What’s the Difference between Games and a Sequence of Puzzles?

A recent debate about Interactive Fiction (IF) broke out based on Jon Blow’s comments in an interview and Emily Short’s response.  It reopened an old hypothesis of mine, that is one lens to define a game through.

Are games different from puzzles?

Well, games can clearly be multiple puzzles linked together in a sequence, so are games just a sequence of puzzles?

I’d say yes, but there’s a lot more then that:

“A game is a repeated sequence of puzzles, where the puzzles are all the same puzzle, slightly varied each time.  In addition, the choices made in each puzzle influence the following puzzles”

Consider Chess.  Each move is a puzzle – “where is the best place to move a piece?”  In fact, in chess, the first move is relatively easy.  Most valid first moves are perfectly good places to move a piece.  But at the same time, that choice changes the next iteration of that puzzle.  This change propagates throughout the replays of the puzzle, change and defining future puzzles in evolving and interesting ways.

This is often what we mean when we talk about a “core gameplay loop”.

These aspects of this are key.  One Puzzle.  Repeated, Varied, and Self-Altering.  Games are not just one puzzle, or multiple unrelated puzzles.  And games are not the same puzzle repeated multiple times.  They aren’t even the same puzzle randomized multiple times.  Sudoku is a great puzzle, but not a game.

Thus, a product that is just a sequence of puzzles only related by concept is not a game.  It is a sequence of puzzles.  And by that definition, many IF pieces (but not all!) aren’t really games.  (Which is totally cool.  Just interesting.)

What’s interesting to me is how games have evolved within this definition.

It’s easy to see the history of games as starting from puzzles, becoming a sequence of puzzles, and then becoming games.  In many ways, this is the history of IF.  What’s fascinating is how it’s changed within this definition.

As games have grown, particularly video games, the core puzzle has become simpler and simpler, and the variations have become smaller and smaller.  The self-alterations have begun to follow this low-low-low-high model most commonly associated with narrative pacing.  Meanwhile, the number of puzzle iterations has skyrocketed.

As an example, the modern FPS core gameplay loop has become “can I shoot that target?”  The action required is so simple, but the iterations run into the thousands, with each leading to small alterations in the puzzle based on what kind of target it is, how big it is, what state it’s in (including, most importantly, still alive from last puzzle attempt), and what state alternative targets or larger objectives are in.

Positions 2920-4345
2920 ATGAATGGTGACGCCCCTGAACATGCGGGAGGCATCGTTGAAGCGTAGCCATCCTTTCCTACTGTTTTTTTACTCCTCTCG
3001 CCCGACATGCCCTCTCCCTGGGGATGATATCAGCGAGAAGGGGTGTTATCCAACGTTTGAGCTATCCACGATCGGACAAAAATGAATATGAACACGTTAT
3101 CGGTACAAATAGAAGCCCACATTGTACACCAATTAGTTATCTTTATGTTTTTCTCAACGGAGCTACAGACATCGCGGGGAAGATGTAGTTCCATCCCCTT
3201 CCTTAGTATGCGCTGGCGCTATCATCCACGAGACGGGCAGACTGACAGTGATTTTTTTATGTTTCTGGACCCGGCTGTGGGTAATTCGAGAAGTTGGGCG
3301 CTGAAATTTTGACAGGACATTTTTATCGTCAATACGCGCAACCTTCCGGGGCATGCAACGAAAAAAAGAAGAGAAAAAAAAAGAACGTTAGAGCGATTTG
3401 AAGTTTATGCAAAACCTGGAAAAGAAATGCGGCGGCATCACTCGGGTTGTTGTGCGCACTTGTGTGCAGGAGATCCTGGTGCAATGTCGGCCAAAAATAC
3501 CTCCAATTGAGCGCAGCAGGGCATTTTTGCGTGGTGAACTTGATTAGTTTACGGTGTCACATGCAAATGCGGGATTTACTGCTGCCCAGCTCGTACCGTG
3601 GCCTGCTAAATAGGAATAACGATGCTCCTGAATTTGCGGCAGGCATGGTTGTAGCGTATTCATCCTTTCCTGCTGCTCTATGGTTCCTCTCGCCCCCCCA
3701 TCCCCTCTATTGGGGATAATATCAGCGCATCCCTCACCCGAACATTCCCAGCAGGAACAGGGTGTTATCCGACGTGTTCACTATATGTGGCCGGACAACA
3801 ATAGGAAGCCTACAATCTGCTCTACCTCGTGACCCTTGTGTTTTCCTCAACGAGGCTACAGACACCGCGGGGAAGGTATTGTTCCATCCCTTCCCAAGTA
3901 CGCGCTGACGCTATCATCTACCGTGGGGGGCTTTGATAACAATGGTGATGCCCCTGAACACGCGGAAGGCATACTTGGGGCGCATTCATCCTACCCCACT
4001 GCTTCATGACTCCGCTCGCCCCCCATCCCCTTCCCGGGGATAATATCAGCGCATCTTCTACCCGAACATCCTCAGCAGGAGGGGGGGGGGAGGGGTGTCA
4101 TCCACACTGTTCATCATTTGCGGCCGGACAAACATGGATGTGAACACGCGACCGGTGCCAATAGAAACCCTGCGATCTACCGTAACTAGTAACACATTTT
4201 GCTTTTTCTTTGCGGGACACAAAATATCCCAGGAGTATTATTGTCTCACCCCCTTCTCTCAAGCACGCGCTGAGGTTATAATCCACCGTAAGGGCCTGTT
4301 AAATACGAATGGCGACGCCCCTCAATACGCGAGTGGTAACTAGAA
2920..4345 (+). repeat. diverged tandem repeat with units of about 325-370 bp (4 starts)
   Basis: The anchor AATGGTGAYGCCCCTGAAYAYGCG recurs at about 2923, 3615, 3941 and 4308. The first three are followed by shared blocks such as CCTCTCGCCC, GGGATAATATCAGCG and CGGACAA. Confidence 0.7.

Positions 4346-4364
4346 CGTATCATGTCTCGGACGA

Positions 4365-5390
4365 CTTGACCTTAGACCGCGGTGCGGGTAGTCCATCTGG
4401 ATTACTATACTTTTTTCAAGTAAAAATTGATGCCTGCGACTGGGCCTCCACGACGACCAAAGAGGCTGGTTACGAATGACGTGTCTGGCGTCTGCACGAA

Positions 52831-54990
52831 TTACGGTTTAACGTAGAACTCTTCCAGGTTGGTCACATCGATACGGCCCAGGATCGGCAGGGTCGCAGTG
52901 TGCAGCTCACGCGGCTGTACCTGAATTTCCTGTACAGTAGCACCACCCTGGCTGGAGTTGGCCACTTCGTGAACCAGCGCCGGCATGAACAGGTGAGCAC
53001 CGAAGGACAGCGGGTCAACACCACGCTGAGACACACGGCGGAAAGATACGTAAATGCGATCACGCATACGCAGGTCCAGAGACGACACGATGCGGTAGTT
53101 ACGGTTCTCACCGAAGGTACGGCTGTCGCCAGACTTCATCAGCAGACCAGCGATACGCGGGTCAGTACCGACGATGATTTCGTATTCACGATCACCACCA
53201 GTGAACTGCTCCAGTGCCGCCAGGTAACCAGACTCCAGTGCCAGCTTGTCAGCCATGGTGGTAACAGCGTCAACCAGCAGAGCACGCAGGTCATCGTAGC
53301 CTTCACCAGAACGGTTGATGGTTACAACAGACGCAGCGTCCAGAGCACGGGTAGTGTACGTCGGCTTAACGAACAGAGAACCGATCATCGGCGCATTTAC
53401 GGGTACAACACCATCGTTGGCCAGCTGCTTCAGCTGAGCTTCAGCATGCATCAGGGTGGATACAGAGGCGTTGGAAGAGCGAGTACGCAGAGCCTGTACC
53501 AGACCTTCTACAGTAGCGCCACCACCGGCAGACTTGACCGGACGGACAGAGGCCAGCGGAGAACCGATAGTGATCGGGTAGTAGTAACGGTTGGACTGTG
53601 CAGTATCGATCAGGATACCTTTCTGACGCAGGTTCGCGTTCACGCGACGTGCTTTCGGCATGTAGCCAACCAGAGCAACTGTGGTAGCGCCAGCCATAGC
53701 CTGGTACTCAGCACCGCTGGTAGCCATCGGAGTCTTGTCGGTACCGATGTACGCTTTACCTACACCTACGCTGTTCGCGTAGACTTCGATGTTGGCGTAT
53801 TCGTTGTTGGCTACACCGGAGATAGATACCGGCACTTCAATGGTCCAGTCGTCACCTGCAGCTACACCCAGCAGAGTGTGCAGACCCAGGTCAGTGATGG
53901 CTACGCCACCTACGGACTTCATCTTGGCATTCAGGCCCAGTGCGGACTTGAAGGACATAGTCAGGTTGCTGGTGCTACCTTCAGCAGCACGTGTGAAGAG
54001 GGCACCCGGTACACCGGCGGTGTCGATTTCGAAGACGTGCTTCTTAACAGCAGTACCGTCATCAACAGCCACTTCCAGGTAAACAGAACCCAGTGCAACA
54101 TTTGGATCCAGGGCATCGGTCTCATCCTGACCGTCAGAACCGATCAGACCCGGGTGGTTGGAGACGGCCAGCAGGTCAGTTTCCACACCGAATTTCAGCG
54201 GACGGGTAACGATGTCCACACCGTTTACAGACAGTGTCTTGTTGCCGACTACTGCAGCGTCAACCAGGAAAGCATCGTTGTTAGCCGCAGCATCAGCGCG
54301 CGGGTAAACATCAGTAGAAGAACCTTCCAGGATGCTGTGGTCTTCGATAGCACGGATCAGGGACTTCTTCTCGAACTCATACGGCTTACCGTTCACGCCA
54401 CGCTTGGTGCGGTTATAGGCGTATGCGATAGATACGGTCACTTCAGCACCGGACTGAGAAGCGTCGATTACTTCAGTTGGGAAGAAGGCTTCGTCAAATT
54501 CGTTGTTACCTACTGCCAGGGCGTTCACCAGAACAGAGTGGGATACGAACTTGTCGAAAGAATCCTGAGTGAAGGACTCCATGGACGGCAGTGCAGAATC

Game designers prefer vastly simpler puzzle pieces then 20 years ago, with vastly more repetitions.  My hunch is this is related to how flow works psychologically – that this induces flow and flow is a highly desirable state for both entertaining and learning.  I’d love a study on that.  In fact, I hypothesized that all 4 elements – Puzzle, repeated, varied, and self-altering, are optimum for flow state.  But I want a study on that too!

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3 thoughts on “What’s the Difference between Games and a Sequence of Puzzles?

  1. I think you have some solitaire bias going on. Games started as games. Played against someone or something else. Like football, or hunting your food.

    Puzzles are a problem or enigma. Games are a contest. Both things can overlap or not.

    • Sure. Like I said, it’s only one lens. Games as competition is another lens (one I’ve talked about elsewhere on the blog). Still, it’s easy to see even in football or hunting how they decompose into the problems you describe as Puzzles.

      I claim that’s psychological – that our brain naturally decomposes things into puzzle-like chunks, but it enjoys rapid-fire puzzles more then long complicated ones.

      As an interesting corrollary of this lens, it does imply and support the existence of interesting solitaire games like Solitaire. While not well classically represented, that may be a historical quirk (interesting games were hard to create without involving computers or other people) rather then a definitional pillar, as I traditionally treat it in the Crawford games-are-interactive-races sense.

  2. I still can’t tell whether it’s refinement of the genres, or whether the design solution has wholesale changed as mass market appeal requires a certain common lowest common denominator.

    I still wonder whether the state of flow is different due to learning processes and psychological differences in success/failure perceptions. I have been wondering for ages whether there is any connection to systemic educational differences?

    Different areas of the world still seem to gravitate towards vastly different types of games. What’s going on in the educational differences across cultures that causes certain genres to gel better with learning styles than others? I’d like a study on that!

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